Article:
A New Equation Counts How Many Alien Civilizations Have Ever Existed

A New Equation Counts How Many Alien Civilizations Have Ever Existed

When we look at the stillness of the night sky — stars and galaxies, combusted leviathans that died out long ago — it's easy to feel like we're alone in the universe. But a new paper gives us reason to believe in intelligent life, and probably a shit ton of it. 

Even if the chances of intelligent life forming are only 1 in 10 billion, that still means we've shared the universe with a trillion alien civilizations.

The article, published in the journal Astrobiology, tries to estimate how many civilizations have existed in the history of the universe. "We call it extraterrestrial archaeology," paper co-author Adam Frank, a professor of physics and astronomy at the University of Rochester, said in a phone interview.

What life came before us?

You might have heard of the Fermi paradox, which explains why alien life hasn't found us yet, or the Drake equation, which was developed in 1961 to identify how many alien civilizations might exist right now. This new equation is different. Its goal is to find the number of technological civilizations that have formed since the Big Bang. 

It works by multiplying the number of habitable planets in the universe — planets with temperatures that could support life — and the likelihood of that species rising on one of the planets. 

Humanity has been around with crude technology for about 10,000 years, but that doesn't mean an alien civilization would have ever overlapped with us. While the Drake equation factors in the potential lifespan of other intelligent civilizations, Frank and his collaborator, Woodruff Sullivan, consider that impossible to determine. The new approach looks at if, not when, a civilization has existed.

"Somewhere out there, nature, through evolution and its processes, has determined what the probability of a given planet is going to be for the intelligent life to form," Frank said. "We don't know what that is, but nature knows. And we figured out how low that probability would have to be" for us to be the only intelligent life in the history of the universe.

According to Frank's equation, given how many planets exist and how many years the universe has existed, there's a 1 in 10 billion trillion chance that humans are the only civilization to ever live.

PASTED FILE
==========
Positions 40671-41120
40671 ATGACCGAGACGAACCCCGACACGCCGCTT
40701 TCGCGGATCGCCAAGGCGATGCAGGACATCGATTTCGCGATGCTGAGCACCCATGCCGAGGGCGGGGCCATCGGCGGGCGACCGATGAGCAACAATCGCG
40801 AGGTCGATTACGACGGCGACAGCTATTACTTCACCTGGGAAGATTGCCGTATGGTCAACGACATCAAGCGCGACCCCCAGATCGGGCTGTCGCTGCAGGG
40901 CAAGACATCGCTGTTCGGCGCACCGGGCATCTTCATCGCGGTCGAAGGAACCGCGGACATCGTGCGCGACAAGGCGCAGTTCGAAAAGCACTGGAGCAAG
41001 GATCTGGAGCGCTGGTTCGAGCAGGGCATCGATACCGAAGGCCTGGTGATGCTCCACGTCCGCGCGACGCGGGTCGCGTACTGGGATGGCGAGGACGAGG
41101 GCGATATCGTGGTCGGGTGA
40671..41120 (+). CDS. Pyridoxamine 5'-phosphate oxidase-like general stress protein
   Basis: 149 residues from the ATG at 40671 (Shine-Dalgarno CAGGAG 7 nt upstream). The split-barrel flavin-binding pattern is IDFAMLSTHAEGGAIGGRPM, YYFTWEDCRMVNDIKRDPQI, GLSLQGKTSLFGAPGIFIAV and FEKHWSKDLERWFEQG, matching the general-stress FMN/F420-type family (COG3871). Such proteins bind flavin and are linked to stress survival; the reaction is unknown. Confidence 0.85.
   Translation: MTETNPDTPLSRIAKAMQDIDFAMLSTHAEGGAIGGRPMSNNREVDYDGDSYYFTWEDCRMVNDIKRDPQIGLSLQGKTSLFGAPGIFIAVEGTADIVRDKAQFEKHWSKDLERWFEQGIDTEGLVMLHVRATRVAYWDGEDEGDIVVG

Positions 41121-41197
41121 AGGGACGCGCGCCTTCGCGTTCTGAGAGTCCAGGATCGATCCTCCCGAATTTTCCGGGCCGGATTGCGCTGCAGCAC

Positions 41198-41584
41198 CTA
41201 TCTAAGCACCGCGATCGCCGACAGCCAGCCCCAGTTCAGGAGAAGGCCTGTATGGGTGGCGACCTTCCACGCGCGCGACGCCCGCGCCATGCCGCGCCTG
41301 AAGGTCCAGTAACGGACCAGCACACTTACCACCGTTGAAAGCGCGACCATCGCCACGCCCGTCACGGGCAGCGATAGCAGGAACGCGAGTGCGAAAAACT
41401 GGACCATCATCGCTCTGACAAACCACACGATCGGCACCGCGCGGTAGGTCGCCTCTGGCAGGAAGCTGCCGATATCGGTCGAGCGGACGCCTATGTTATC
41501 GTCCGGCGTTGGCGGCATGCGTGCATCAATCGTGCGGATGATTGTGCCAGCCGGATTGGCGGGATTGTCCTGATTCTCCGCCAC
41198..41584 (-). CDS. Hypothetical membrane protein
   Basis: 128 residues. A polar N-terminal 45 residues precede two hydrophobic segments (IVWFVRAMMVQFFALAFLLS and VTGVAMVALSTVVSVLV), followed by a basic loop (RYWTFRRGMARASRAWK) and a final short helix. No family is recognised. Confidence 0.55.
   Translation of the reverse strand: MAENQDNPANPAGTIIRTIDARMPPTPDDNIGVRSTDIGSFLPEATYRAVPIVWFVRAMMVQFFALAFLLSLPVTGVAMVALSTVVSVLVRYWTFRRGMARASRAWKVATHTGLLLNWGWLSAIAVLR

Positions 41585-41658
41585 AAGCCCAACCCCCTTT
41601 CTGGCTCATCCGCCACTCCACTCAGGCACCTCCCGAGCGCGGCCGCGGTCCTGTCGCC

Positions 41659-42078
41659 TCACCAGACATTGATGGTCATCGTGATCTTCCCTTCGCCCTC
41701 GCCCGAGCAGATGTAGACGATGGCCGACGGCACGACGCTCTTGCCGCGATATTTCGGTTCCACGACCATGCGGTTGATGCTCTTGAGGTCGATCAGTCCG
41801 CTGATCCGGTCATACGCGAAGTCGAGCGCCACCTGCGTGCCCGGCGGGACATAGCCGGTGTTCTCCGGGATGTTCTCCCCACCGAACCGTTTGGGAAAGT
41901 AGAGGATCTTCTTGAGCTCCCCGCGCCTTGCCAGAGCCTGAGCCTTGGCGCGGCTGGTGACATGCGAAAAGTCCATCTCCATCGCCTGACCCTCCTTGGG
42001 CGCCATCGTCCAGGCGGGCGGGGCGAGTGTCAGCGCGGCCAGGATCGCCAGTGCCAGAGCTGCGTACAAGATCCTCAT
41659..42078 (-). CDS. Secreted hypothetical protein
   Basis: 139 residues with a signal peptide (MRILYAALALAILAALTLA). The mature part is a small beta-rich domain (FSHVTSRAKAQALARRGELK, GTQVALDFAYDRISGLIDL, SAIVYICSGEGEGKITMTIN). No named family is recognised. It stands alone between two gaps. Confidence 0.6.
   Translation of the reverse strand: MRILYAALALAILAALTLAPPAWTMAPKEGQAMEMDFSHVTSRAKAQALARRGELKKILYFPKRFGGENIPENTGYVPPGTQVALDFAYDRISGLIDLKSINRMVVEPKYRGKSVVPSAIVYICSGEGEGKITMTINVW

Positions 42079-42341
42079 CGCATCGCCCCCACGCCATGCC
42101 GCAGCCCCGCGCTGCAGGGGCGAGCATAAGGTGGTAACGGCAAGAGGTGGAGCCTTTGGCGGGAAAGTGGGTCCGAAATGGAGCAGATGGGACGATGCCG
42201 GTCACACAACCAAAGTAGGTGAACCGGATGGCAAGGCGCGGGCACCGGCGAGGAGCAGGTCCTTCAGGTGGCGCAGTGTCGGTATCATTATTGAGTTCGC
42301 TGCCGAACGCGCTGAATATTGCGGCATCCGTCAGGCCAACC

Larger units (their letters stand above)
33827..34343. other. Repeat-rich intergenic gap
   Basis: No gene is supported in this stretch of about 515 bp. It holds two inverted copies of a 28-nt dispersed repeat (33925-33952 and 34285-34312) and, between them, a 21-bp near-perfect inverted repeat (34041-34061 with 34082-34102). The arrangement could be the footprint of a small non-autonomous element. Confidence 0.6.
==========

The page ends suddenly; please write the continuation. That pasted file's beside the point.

"If you asked a pessimist 20 years ago how bad they thought the odds were, they'd say a 1 in 10 billion chance that there's intelligent life on another planet," Frank said. "According to our results, that leaves a trillion times a species has gone through evolution, become self-conscious and started to build technology. A trillion civilizations."

Humanity's final exam: Climate change

In the timeline of the universe, humanity as a technological society has existed for an infinitesimal period — about 0.0000007% of the universe's estimated 14 billion years. That pan-flash of a lifespan could be a trait we share with alien civilizations. And a sign of bad news to come.

"I think climate change is a natural consequence of having intelligence," Frank said. "Any species that builds an energy-intensive civilization pushes back on its planet, and the planet starts to change. You either figure out how to make it through that — or you die."

Climate change may turn out to be the "Great Barrier" referenced in the Fermi paradox, an unknown variable that kills civilizations on their way to advancement. It's possible: If we don't stop burning fossil fuels, our planet could become uninhabitable.

But overcoming climate change will require a shift in how an entire race thinks. It takes global cooperation, which is not our strong suit on Earth. We have to consider the 22nd-century ramifications of things we do today. To make it through, evolutionarily, we'll have to change our behavior.

What happens after we conquer climate change?

If we, as a global community, manage to control global warming and sustain the planet, humanity could reach a giant leap forward, Frank said. That'd mean expansion throughout the galaxy, a larger civilization and technological advancements we haven't even dreamed of yet.

Like what? "If I can get all science-fiction on you," Frank said, "the next step may be interactions with other civilizations."

With governments and private space agencies looking at asteroid-mining and planetary colonization, we're on the cusp of transitioning space exploration into a cosmic business venture that could launch us farther into the universe. Getting there is going to take everyone's help: Humanity will need to adopt the common sense to stop beating the shit out of the atmosphere, and we'll need to prioritize the innovations necessary to explore the universe.

Humanity is going to be tested on its ability to adapt to climate change. If we can break through this barrier intact, we could become the kind of advanced civilization fledgling societies have in mind when they, like us, look into the night sky, wondering if they're alone in the universe.

"We're aliens," Frank said. "We're an expression of the planet. We're an experiment the planet is running. This paper shows us it's highly probable this experiment has been run many, many times before."